Meet Karina: Jewish Death Doula of the Week

by GatherDC Staff / January 19, 2022

Karina Totah spends a lot of time thinking about something you and I probably try to avoid: death. Through her work as a death doula, Karina supports and coaches people through the end of life, while also working to rethink the systems that impact aging and dying. We caught up with Karina to learn more about her work as a death doula, the changes she’s working to make in end-of-life experience, and how she prioritizes balance and self-care.

Karina, a woman with brown hair, crouches on a rock ledge with a black dog with white paws. The rock overlooks a beautiful background of trees, mountains, and sky.

GatherDC: Tell me about what brought you to the DC area, and why you’ve stayed.

Karina: I grew up in Rockville, Maryland, attending Magen David Sephardic Congregation and I moved back to DC from Brooklyn, NY to be close to my family (and to enjoy city life with more trees than New York!).

GatherDC: Tell us, do you have any special ways that you connect with your Jewish identity or the Jewish community?

Karina: I think Judaism wins in the ritual department and, over time, I have come to appreciate those rituals more and more and make them my own. I celebrate Rosh Chodesh in my women’s Well circle (shoutout to @atthewellproject). I mark Shabbat consistently, sometimes in personal ways, other times in communal ways—wishing a loved one a Shabbat shalom, baking challahs and giving them to friends, sharing a Shabbat dinner or just refraining from “to dos” for 24 hours. I like to stay attuned to the Jewish calendar because it gives me milestones for reflection, rebirth, a little transcendence, and gratitude. Oh, and I just started saying the Modeh Ani prayer when I wake up! It’s such a cool ritual—expressing gratitude for having our soul returned to our bodies after it left us in sleep.

Karina stands in front of some plants. She is wearing a white jumpsuit and smiling.

GatherDC: What is something people might be surprised to learn about you?

Karina: I am a death doula (with a business background). I try to support people physically, spiritually and emotionally through the end of life, like birth doulas do for the transition into life. I’d like to transform the way we die in this country (as it stands right now, quality of life really deteriorates and our loved ones suffer from the logistical overwhelm) and I think one way to do so is scaling the doula concept. [Editor’s note: Karina is the founder of Nevit, a consulting practice specializing in end-of-life care]

Also, I competed in two all-female, very amateur powerlifting competitions! Squats. For. Days.

GatherDC: Wow, that is such powerful work! Was there something in particular that led you down that path?

Karina: I experienced directly with a family member how medical care in the US extends the quantity of life but not the quality, and how it tends to the body but not the mind and soul. I believe that to change a system you have to know it from the frontline. So I trained to become a death doula. I served with palliative care and hospices, and then worked in healthcare technology designing patient experience and recruiting the support team for cancer patients.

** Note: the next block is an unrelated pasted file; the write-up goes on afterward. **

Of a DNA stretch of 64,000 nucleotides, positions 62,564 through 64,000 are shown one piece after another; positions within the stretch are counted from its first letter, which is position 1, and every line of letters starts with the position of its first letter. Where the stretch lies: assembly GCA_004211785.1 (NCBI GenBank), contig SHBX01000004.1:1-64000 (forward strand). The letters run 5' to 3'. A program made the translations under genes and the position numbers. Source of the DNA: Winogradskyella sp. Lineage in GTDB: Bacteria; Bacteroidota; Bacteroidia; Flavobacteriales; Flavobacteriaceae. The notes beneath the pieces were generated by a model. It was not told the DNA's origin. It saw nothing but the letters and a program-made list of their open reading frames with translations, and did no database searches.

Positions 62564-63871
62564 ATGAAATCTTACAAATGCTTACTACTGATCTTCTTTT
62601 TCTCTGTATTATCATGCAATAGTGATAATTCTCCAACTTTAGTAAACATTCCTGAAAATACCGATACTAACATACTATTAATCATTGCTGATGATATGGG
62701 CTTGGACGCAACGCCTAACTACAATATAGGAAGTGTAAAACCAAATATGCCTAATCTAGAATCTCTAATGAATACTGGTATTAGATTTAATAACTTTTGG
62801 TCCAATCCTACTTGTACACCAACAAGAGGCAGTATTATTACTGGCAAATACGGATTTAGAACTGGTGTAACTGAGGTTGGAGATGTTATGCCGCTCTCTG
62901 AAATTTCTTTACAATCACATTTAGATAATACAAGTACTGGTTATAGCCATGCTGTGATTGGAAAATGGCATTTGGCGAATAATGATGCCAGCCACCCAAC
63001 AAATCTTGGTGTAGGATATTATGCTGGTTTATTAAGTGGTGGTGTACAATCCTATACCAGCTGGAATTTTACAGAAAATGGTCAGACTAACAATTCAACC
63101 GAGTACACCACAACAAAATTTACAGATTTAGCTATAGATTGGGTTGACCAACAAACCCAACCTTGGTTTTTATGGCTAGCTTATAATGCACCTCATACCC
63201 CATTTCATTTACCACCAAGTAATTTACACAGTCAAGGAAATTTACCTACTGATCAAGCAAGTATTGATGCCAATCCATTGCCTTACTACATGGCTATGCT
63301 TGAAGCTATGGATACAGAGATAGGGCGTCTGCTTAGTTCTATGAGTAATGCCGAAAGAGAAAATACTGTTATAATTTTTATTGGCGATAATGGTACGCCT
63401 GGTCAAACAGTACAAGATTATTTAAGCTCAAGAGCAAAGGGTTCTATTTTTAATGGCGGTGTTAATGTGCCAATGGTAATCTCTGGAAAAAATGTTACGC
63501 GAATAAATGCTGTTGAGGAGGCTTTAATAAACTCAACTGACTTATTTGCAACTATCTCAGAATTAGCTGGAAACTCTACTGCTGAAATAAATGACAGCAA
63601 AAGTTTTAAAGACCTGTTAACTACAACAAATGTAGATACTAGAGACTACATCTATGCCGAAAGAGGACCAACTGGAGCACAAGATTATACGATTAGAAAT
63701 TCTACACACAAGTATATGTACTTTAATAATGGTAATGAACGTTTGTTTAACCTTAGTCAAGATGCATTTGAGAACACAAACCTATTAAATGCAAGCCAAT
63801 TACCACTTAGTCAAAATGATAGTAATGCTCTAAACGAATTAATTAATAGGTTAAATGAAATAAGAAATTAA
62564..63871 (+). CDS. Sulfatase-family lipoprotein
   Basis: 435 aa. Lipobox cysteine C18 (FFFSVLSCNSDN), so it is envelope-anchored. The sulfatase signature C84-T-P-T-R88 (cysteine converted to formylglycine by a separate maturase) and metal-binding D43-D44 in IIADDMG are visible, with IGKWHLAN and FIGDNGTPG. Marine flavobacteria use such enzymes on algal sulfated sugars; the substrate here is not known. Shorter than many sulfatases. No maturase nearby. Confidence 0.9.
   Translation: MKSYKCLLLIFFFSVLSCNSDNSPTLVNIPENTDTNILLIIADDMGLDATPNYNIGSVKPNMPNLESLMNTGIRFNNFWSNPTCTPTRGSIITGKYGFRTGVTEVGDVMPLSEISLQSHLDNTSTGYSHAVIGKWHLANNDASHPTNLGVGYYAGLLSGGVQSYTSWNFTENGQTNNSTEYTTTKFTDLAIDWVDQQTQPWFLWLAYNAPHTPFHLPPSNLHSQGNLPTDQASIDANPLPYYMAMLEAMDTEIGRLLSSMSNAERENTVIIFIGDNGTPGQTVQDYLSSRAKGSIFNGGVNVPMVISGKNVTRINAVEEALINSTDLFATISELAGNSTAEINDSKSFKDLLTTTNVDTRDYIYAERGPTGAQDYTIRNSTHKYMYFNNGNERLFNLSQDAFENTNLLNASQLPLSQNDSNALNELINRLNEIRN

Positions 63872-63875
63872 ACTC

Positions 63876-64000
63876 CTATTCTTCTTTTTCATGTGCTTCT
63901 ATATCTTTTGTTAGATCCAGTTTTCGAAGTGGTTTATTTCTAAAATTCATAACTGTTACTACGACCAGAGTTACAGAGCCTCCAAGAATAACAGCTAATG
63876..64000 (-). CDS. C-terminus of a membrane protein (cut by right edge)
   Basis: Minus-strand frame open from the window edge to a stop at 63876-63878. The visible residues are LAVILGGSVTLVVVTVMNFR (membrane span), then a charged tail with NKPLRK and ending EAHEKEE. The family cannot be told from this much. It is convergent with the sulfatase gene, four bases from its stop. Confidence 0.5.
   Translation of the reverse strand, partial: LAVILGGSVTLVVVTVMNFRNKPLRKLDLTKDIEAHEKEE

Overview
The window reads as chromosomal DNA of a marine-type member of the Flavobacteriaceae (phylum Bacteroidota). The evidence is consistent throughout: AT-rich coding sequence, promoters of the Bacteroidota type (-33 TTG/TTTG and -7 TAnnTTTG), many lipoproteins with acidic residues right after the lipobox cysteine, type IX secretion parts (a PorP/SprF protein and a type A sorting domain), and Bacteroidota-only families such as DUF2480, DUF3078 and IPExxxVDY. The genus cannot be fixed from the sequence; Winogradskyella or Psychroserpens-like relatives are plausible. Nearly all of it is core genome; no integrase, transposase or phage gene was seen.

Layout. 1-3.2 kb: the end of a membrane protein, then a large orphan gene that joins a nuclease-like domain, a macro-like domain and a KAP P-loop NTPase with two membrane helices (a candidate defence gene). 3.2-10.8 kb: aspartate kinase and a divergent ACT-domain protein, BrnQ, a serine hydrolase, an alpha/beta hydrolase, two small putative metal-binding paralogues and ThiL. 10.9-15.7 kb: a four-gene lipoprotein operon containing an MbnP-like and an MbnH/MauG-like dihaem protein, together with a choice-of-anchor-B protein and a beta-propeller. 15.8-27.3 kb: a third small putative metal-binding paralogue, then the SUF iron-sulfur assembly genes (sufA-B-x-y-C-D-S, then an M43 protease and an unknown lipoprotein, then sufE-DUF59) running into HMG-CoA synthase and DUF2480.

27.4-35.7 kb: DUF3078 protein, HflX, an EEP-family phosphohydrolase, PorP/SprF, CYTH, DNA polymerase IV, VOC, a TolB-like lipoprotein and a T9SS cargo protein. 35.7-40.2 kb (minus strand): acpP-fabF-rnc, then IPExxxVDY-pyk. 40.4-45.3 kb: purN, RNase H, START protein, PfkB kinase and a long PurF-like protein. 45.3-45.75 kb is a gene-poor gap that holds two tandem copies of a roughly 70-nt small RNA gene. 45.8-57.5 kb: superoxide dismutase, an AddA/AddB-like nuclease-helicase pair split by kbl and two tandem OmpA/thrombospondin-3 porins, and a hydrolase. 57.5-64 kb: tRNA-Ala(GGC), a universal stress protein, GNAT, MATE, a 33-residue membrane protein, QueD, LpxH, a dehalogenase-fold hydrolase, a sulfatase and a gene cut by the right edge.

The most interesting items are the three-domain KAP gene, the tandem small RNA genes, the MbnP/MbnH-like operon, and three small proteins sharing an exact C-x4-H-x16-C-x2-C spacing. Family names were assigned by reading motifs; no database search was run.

Karina stands on a bridge in front of a waterway. She is wearing a white t-shirt and black jeans.

GatherDC: How do you emotionally manage being around death? Do you struggle with that in your personal life?

Karina: It definitely forces you to confront your own mortality! Which I think COVID-19 has done for many of us, anyway—existential angst abounds these days…It requires really intentional self-care and burnout management, and I am constantly learning the boundaries of what I can and cannot do.

GatherDC: After all that important work, what do you do to relax and get that intentional self-care at the end of a long week? 

Karina: Go on hikes and walks, take my nieces and nephews on adventures in the city, bake (recently, challah and olive oil cake), sing!

A selfie of Karina wearing sunglasses in front of the National Capitol Columns, an arrangement of twenty-two Corinthian columns in an open meadow.

GatherDC: Do you have a Jewish role model? If so, who and why? 

Karina: Rabbi Hillel. There are so many great lessons to learn from his teachings: “If I am not for myself, who will be for me? If I am only for myself, what am I? If not now, when?”; Carpe diem; Tikkun olam; Take action now; Don’t look around, you’re the answer. Hillel covers it all.

GatherDC: We’re headed into a new year (come on, 2022!). If you could learn one new personal skill this year, what would it be and why?

Karina: How to not suck at swimming laps.

GatherDC: When Jews of DC Gather…

Karina: …we ritualize.

Looking to learn more about Karina’s work or how to have conversations around death and end-of-life care? Check out these resources she recommends:

  1. Take the first steps to get educated and increase your awareness of death in this country: I recommend reading “Being Mortal” by Atul Gawande, watching the Disney movie Coco, attending a Death Over Dinner event, or playing the Hello Game to get conversations started about your advance care plan.   
  2. Check out Shomer Collective (@shomercollective)—they’re an organization I just started working with that brings a Jewish perspective to end-of-life.
  3. Feel free to get in touch with me and learn more about my work at

You can follow Karina on Instagram @seekoh1563.

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